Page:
icon star paper   Articles  
Back grey_arrow_rt.gif
Atazanavir Early Access Program
reported by Jules Levin
  The early access program for this drug includes patients with serious cholesterol and triglycerides elevations. Speak to your doctor about this if you feel you qualify, criteria is reported below. A 48 week study reported at this ICAAC meeting show, as previous studies have shown, that cholesterol and triglycerides can be reduced on atazanavir. As well, a study reported here preliminary findings that patients on atazanavir did not experience glucose elevations. These studies need longer follow-up.
Bristol-Myers Squibb Early Access Program Can Provide Investigational Protease Inhibitor Atazanavir for Eligible Patients With HIV
Press Release
PRINCETON, N.J. -- Bristol-Myers Squibb Company has started enrolling patients in an early access program to provide the investigational protease inhibitor, atazanavir, to eligible patients infected with HIV.
An early access program (EAP) provides medicines to eligible patients in need of alternative therapy prior to the medicine's approval. Atazanavir, currently in phase III clinical development by Bristol-Myers Squibb, is an azapeptide belonging to the HIV-1 protease inhibitor class.
This program will provide atazanavir to HIV-infected patients who meet specified entry criteria. Atazanavir can be provided in the EAP to patients who are failing their current antiretroviral therapy (defined as an HIV RNA level > 5000 copies/ml and have had an absolute CD4 count < 300 cells/mm3) and unable to construct an alternative treatment regimen using other available antiretroviral agents due to prior virologic failure and/or drug intolerance. This program will also provide atazanavir to patients who have severe HAART-associated hyperlipidemia despite lipid lowering therapy, defined as a triglyceride level > 750 mg/dL or a cholesterol level meeting National Cholesterol Education Program guidelines for use of a lipid lowering agent. Eligible patients also include those who have a sufficient degree of intolerance or adherence problems with current antiretroviral agents and unable to construct an alternative treatment regimen without use of atazanavir. The viral load and CD4 cell count restrictions do not apply to these two groups of patients.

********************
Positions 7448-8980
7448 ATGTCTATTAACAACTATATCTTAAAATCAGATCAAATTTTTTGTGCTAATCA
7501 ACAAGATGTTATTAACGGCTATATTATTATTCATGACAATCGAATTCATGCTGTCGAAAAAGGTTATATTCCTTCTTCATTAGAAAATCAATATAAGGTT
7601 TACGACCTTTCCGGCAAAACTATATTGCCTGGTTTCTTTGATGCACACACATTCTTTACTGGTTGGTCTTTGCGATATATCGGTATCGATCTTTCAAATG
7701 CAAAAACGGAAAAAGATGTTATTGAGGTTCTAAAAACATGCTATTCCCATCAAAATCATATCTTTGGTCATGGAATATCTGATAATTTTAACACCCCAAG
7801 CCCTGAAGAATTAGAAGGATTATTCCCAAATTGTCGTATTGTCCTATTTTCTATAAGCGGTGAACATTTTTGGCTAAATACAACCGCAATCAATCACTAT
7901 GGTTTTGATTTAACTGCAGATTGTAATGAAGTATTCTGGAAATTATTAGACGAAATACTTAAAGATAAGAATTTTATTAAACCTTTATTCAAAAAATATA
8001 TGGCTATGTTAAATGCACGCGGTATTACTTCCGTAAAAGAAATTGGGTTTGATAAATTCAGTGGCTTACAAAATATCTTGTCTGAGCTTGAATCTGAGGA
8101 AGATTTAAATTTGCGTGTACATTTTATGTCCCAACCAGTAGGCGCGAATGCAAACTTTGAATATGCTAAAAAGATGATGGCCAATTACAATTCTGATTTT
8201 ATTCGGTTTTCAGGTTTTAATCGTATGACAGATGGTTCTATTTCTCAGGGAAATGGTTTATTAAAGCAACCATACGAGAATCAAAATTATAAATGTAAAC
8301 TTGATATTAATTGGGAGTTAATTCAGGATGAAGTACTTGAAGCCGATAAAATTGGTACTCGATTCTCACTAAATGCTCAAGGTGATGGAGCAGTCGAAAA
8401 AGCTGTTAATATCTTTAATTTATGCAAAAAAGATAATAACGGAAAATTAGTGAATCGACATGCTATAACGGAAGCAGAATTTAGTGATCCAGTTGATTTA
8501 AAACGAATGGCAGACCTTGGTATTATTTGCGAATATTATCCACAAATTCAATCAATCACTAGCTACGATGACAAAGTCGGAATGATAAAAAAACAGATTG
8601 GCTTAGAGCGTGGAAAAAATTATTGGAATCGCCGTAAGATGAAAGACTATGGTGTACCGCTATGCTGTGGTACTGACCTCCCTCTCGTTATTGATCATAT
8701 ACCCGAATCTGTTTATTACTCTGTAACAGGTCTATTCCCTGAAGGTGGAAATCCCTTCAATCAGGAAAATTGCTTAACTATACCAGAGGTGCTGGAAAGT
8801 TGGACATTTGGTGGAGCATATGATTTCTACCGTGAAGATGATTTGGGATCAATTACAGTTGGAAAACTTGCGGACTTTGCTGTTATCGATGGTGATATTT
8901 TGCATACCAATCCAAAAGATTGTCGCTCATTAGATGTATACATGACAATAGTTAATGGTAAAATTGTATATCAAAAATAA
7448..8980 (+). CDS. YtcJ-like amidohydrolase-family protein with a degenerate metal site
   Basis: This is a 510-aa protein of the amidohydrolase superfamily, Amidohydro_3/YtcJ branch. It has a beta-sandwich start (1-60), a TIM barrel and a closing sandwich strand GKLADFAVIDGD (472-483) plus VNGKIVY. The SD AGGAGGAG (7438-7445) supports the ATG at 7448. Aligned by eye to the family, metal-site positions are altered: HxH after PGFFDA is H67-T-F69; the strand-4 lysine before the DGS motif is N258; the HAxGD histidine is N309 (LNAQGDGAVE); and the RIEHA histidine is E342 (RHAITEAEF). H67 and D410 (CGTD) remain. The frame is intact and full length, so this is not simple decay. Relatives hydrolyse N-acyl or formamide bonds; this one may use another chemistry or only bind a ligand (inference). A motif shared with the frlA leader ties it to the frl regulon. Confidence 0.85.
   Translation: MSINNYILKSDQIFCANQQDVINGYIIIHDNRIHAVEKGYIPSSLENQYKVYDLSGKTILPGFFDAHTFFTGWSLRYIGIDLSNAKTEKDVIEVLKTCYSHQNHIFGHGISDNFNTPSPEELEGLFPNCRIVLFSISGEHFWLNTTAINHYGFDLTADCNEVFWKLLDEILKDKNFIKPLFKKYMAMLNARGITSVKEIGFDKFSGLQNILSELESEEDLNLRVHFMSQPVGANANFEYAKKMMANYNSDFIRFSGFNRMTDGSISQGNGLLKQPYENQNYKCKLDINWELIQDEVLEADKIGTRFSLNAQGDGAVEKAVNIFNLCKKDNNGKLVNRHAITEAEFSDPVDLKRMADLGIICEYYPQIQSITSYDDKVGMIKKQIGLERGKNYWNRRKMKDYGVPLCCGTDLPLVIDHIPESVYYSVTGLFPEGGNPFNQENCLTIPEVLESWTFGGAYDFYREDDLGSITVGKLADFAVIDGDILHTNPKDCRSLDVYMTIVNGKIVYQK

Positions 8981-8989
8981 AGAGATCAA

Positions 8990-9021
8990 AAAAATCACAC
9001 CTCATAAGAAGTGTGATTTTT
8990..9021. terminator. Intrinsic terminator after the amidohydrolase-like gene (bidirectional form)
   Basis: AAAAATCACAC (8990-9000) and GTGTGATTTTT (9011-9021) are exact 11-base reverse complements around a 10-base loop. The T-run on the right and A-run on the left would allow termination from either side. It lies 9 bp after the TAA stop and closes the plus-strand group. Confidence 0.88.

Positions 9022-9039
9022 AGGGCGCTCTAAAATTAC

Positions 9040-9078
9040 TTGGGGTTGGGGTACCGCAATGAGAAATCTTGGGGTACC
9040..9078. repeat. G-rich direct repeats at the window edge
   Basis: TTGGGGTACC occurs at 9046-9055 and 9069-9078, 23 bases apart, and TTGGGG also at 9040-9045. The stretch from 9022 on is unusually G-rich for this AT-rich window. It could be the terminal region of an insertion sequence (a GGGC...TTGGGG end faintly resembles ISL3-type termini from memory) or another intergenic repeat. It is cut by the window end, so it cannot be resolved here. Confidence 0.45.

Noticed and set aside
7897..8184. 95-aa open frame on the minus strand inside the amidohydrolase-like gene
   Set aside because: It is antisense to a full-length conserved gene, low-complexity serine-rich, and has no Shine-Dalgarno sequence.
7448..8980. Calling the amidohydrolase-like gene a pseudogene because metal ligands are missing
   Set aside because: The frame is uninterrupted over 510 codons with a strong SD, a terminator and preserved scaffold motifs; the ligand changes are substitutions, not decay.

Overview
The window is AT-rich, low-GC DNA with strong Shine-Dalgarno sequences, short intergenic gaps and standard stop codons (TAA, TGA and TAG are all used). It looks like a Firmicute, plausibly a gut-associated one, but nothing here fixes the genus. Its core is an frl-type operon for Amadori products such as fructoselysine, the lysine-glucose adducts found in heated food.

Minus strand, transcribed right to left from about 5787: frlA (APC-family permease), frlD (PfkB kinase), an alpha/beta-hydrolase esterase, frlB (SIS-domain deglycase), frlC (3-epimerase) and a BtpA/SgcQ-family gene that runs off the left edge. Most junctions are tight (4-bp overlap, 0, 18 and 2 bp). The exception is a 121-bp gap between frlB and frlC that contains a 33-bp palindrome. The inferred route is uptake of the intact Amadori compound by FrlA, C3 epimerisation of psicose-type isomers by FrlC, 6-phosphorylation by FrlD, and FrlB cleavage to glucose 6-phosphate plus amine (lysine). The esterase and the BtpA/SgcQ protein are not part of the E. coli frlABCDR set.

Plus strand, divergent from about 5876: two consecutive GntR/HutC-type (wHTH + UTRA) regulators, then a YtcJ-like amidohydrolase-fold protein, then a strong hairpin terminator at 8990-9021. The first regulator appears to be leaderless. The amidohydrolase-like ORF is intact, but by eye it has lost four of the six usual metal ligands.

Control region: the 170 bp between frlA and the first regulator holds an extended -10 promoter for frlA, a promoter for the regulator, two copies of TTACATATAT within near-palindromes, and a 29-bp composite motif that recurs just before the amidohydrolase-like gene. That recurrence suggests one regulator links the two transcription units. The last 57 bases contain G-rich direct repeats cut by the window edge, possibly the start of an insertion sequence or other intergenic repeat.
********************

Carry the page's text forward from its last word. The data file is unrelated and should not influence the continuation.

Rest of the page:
To date, more than 1,500 patients -- covering all stages of HIV infection -- have received atazanavir in clinical trials. Asymptomatic increases in unconjugated bilirubin without evidence of hepatotoxicity have occurred with atazanavir. Reversible jaundice or yellowing of skin or eyes also occurred in some patients with elevated bilirubin. Fewer than 1 percent of individuals studied have discontinued atazanavir for elevated bilirubin or jaundice. Patients may be enrolled in the EAP through physicians only. Physicians may call 1-877-7BMSEAP (1-877-726-7327) for more information about the program.
  icon paper stack View Older Articles   Back to Top   www.natap.org